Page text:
The Woman in My Office
Danica Sveda (AA, ’10)
When I started working at the Casper College Foundation and Alumni Association, I inherited the office from my predecessor Linda Nix. There was a large portrait of a woman staring into space with her cross-stitch laying in her lap. Her hair is perfectly coiffed, she is wearing a lady’s suit jacket and a subtle smile, it’s almost imperceptible, and it’s hard to tell if she’s smiling at all. I commented on the painting right away; I was in love. Linda smiled and said, “Not everyone likes it.” Another co-worker piped up, expressing her dislike of the painting. And so it has gone during my time in the office. Visitors never fail to comment on the painting — it inspires strong reactions because it is such a large presence in the office.
The artist remained a mystery for some time until Valerie Innella-Maiers, a Casper College art instructor, stopped by. She has been working on cataloging the college’s art collection, and I asked her if she might know who the painter was. Without hesitation, she said, “Earl Reed.” His scratchy signature suddenly became clear. Earl Reed was the first art instructor at Casper College, and he had indeed painted the portrait.
Born in Nebraska in 1893, Reed started painting in the Hudson River School genre, which consisted of romantically themed pastoral landscapes with humans and the environment coexisting peacefully. Albert Bierstadt represents the genre in his majestic landscape paintings that portray dramatically lit landscapes. Reed later attended the Pennsylvania Academy of Fine Arts, the oldest art school in the United States, and the University of Nebraska and the Chicago Art Institute. He worked in Chicago for a time as a commercial artist.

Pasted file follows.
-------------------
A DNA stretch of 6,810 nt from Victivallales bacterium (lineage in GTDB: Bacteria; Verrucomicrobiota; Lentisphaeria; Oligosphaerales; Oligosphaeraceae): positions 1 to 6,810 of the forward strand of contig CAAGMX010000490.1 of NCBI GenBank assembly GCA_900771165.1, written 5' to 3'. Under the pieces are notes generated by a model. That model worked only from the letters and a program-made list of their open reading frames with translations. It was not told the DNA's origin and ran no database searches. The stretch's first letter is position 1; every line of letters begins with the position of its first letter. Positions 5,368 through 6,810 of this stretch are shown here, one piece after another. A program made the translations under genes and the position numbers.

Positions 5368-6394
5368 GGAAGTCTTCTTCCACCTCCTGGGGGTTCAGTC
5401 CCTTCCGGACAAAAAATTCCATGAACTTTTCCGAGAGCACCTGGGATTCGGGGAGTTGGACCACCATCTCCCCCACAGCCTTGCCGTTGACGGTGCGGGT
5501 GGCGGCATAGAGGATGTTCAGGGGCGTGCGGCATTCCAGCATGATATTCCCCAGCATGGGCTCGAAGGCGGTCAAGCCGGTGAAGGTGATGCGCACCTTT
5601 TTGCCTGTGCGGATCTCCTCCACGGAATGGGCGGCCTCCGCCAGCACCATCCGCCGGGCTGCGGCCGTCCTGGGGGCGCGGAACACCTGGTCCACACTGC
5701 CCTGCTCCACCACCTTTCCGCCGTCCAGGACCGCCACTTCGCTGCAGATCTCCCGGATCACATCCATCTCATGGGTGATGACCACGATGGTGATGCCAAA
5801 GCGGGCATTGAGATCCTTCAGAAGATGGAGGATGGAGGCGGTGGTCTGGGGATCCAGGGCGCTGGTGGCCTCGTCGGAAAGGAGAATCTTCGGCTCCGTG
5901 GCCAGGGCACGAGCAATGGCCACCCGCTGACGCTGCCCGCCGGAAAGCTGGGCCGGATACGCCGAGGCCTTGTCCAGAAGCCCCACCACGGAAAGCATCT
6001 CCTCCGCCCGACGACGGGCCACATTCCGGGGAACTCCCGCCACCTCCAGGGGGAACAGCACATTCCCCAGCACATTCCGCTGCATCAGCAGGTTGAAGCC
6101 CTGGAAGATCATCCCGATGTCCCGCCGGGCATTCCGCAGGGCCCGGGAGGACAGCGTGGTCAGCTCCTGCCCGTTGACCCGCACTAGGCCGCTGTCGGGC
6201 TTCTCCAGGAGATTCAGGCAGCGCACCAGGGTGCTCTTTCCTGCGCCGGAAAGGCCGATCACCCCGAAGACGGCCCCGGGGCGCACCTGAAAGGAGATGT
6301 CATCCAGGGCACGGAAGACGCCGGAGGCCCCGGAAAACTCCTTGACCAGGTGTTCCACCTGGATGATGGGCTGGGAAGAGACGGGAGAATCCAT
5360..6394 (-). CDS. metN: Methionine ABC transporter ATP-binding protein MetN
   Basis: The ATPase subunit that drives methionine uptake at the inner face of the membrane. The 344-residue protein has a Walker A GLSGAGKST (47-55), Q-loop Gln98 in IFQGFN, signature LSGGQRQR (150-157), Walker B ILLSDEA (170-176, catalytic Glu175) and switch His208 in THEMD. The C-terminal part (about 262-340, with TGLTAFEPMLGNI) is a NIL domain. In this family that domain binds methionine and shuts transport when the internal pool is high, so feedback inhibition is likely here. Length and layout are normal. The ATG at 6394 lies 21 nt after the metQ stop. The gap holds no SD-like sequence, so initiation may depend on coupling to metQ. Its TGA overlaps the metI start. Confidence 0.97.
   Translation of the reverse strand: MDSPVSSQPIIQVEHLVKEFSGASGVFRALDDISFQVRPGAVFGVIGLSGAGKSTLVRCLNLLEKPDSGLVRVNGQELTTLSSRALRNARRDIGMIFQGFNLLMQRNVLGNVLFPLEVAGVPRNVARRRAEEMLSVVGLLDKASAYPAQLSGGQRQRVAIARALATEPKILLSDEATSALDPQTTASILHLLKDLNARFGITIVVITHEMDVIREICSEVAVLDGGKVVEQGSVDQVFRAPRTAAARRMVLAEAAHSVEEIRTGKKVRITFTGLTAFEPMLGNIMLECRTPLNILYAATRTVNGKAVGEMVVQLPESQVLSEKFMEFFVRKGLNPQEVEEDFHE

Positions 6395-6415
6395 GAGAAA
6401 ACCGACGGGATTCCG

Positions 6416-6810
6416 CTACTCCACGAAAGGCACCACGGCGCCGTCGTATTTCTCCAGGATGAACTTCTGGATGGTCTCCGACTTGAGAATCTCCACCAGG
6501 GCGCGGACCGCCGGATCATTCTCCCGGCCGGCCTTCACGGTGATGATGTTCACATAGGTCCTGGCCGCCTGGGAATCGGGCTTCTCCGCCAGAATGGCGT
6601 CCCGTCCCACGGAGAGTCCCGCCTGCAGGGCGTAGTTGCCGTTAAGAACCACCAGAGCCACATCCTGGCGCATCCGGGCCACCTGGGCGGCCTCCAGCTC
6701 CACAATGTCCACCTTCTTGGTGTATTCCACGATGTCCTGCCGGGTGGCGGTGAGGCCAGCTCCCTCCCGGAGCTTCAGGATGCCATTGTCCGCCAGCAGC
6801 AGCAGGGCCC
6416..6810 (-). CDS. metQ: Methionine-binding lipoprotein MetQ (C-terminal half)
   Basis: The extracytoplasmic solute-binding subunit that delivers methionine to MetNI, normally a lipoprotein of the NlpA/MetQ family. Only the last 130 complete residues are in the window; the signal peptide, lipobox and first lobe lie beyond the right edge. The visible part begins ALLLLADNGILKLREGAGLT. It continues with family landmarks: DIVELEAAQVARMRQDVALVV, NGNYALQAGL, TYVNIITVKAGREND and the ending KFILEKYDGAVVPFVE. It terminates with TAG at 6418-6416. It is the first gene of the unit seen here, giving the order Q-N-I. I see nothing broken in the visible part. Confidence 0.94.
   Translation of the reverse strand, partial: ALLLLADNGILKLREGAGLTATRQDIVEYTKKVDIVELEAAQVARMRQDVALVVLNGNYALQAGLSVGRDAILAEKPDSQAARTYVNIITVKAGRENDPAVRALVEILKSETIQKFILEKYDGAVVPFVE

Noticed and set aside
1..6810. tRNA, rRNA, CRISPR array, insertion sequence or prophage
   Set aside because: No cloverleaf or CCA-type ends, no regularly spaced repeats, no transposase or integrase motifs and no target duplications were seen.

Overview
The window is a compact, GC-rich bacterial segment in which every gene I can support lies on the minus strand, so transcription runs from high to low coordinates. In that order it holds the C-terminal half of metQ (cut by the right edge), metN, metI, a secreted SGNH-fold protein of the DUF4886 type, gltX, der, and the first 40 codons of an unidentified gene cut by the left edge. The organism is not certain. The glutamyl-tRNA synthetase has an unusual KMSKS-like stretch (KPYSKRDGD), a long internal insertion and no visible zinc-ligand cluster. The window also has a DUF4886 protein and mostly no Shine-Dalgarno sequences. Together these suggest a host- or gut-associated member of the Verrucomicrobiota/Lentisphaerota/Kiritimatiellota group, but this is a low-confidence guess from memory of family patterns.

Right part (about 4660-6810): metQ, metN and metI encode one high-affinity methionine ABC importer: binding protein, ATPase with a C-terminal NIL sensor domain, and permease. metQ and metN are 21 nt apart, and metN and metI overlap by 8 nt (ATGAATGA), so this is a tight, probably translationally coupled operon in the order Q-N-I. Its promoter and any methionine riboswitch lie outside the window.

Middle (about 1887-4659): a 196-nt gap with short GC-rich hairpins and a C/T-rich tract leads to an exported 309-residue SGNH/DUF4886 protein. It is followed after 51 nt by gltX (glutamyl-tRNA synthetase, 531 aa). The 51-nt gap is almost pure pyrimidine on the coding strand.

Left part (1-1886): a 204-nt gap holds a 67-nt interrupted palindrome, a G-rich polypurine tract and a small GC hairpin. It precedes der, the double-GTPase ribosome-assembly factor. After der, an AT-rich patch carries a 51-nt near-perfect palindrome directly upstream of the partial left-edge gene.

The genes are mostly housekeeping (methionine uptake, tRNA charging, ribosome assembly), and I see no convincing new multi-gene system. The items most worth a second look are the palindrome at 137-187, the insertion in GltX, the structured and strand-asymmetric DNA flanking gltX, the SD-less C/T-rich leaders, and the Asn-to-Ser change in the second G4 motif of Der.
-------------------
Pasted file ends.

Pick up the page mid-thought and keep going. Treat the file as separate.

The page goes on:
Reed came west in 1940 and moved to Jackson Hole, Wyoming. He then relocated to Casper, where he became an art instructor at Natrona County High School. When Casper College started on the third floor of NCHS, he took the art instructor position with the new junior college. He spent the rest of his career teaching at Casper College. During his time teaching, he continued to paint. Casper College has a collection of his landscapes, wildflowers, and architectural drawings. The portrait hanging in the alumni office is the only portrait. In it, he uses light to play on the face of the subject as it washes across the back wall. Her hands paused as she sits on a simple wooden chair give the observer the time to consider what might have caught her attention. Is she simply lost in thought or pausing to reply to a question? Her bright blue eyes gaze into the distance.
That is what great art is about, isn’t it? Great art makes the admirer reflect or even recoil, but it produces reactions. Reed continued to teach even after retirement. He became a private teacher to those interested in developing their skill.
Note: If any of our readers have other Earl Reed paintings or took classes, Footprints would love to collect your stories. Also, we have often wondered who the subject of the portrait in the alumni office is. Please let us know if you have information about the woman in the portrait.